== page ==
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Hacking back: cops and corporations want cybersecurity to go on the offensive

Hacking back: cops and corporations want cybersecurity to go on the offensive

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Ninja Tel mobile command center
Ninja Tel mobile command center

Law enforcement agencies and private companies don't always get along, but one occasion where they frequently come together is to complain that their networks are being penetrated by a seemingly continuous stream of cyber attacks. Whether it's the relative nuisance of DDoS attacks from hacktivist groups like Anonymous, or more serious threats of data theft and espionage from criminal gangs and foreign governments, the general rule has been that private entities maintain a defensive posture while the government hunts down the culprits.

But since CISPA's second death, it seems both groups have been itching to take a more aggressive stance. With "cybersecurity" hype still echoing through the halls of Congress, public- and private-sector witnesses attending a Senate Judiciary Committee hearing on Wednesday promoted the idea of taking the fight to the intruders.

"We are not likely going to defend our way out of this problem."

"It is all well and good to complain about [intellectual property] thefts through diplomatic channels, but at some point you need to stop complaining and start indicting," urged committee chair Sen. Sheldon Whitehouse (D-RI), repeating a claim from NSA director general Keith Alexander that cybercrime has caused "the greatest transfer of wealth in history." That statement was referencing a pair of figures that estimated the amount of economic damage cybercrime has caused, numbers that have since been debunked as either fabricated or generously extrapolated from the original report.

"We are not likely going to defend our way out of this problem," said Stewart Baker, a partner at the law firm Steptoe & Johnson, comparing this approach to detering street crime by "asking pedestrians to buy better body armor" every year. "I’m not calling for vigilantism, I’m not calling for lynch mobs. But we need to find a way to give the firms doing these investigations authority to go beyond their network."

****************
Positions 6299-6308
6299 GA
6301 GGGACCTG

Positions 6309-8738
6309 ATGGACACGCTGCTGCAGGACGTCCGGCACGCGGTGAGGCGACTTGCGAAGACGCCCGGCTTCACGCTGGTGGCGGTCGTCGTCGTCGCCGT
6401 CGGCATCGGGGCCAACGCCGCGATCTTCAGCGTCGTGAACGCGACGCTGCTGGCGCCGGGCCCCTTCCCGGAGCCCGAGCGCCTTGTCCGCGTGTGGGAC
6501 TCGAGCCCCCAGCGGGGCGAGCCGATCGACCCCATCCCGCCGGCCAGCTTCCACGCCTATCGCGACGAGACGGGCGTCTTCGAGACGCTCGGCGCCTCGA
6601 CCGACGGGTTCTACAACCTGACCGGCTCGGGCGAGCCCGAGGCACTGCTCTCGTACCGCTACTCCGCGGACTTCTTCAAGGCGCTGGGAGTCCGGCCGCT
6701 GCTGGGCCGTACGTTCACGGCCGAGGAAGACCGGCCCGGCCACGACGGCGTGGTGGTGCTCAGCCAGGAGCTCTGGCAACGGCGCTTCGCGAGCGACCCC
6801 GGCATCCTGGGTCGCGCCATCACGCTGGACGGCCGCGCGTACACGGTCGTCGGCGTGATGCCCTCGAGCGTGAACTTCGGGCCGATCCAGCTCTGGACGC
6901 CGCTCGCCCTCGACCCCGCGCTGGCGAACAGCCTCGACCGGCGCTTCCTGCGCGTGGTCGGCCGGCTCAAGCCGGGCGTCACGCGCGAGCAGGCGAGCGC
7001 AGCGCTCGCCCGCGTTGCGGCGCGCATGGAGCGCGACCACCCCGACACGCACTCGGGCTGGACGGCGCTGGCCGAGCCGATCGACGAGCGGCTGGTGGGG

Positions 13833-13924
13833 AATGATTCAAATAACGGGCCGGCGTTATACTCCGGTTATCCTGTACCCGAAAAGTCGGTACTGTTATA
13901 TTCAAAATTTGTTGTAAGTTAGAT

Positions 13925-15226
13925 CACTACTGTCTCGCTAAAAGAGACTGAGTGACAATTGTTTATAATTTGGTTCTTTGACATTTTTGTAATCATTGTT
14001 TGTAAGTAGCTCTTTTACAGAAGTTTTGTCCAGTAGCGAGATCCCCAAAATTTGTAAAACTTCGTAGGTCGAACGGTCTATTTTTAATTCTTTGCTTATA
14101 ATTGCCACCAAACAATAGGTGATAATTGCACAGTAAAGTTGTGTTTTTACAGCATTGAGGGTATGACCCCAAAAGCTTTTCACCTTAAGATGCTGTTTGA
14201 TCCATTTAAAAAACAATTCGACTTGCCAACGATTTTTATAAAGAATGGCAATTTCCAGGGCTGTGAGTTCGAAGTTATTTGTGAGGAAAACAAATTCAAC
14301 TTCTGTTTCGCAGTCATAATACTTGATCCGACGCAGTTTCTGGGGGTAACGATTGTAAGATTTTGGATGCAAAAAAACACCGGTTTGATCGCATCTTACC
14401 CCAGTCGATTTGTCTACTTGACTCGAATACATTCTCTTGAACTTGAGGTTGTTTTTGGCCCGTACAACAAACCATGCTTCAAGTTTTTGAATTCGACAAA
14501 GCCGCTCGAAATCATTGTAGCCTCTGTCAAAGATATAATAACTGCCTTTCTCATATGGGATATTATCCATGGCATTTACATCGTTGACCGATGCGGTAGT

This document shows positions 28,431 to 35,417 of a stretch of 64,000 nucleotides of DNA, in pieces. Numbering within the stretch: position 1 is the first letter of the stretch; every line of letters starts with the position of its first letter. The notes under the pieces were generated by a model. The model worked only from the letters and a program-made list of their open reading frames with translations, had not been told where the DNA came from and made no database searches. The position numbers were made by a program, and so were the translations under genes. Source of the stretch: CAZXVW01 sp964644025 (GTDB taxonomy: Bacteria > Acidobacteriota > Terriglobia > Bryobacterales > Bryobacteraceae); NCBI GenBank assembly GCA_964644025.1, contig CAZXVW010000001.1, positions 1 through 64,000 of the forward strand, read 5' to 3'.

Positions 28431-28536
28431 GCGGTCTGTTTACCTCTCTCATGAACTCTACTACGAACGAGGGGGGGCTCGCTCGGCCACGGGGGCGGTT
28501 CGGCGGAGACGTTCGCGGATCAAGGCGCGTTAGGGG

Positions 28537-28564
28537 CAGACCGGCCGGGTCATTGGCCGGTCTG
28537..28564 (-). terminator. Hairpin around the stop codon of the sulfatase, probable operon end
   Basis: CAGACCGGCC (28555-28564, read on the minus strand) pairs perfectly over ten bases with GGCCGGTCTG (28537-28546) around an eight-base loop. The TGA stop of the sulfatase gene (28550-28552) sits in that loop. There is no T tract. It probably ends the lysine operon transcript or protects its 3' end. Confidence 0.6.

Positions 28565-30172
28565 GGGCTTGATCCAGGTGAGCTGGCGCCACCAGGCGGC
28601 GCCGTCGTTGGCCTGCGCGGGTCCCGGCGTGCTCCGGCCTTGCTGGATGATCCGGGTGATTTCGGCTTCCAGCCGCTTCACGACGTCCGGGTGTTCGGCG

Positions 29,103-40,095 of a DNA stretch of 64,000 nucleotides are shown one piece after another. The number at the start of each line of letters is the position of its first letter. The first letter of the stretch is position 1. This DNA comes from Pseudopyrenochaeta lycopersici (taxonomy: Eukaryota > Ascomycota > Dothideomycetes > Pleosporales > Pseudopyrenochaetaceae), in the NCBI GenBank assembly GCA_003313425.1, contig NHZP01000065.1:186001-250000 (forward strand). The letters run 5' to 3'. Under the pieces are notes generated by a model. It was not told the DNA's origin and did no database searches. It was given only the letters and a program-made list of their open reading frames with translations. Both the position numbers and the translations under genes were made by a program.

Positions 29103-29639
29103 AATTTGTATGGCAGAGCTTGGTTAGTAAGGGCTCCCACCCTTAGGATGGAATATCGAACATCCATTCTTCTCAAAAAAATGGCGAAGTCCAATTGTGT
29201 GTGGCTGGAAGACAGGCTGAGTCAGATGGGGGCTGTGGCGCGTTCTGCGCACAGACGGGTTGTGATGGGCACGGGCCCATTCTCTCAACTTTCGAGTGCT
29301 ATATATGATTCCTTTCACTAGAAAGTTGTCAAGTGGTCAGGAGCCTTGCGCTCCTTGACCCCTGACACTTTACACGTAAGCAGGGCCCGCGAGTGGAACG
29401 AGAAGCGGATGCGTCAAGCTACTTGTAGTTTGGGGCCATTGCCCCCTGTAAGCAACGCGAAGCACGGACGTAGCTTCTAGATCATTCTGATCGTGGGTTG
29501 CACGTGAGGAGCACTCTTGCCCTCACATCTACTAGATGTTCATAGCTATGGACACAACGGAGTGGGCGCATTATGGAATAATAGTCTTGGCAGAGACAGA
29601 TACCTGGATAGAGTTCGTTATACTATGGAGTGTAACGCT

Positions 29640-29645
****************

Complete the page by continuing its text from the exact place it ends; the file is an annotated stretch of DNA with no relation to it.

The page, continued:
"If we don't do that we will never get to the bottom of most of these attacks," he said.

This kind of "offensive" cyber defense is an area where US law enforcement has already made plenty of headway, and it doesn’t always align well with civil liberties and privacy concerns. On Tuesday, White House sources told the New York Times it was closing a deal that would levy steep fines against any website or internet service — including those based in foreign countries — that failed to accommodate the FBI with built-in wiretapping access within 30 days of receiving a court order.

Other countermeasures go much further. In one recent case, a Texas judge denied an FBI request to install spyware on a suspect's computer, citing concerns that the agency couldn't offer anything beyond a vague assurance that privacy and security safeguards were in place.

"It's hard to imagine a bigger breach of privacy."

"It's perfectly understandable why law enforcement wants to use malware," says Mikko Hypponen, the chief research officer at F-Secure. "It's an extension to what they've been doing with phone taps, internet taps, and using cell phone carriers to track your location — all with a court order."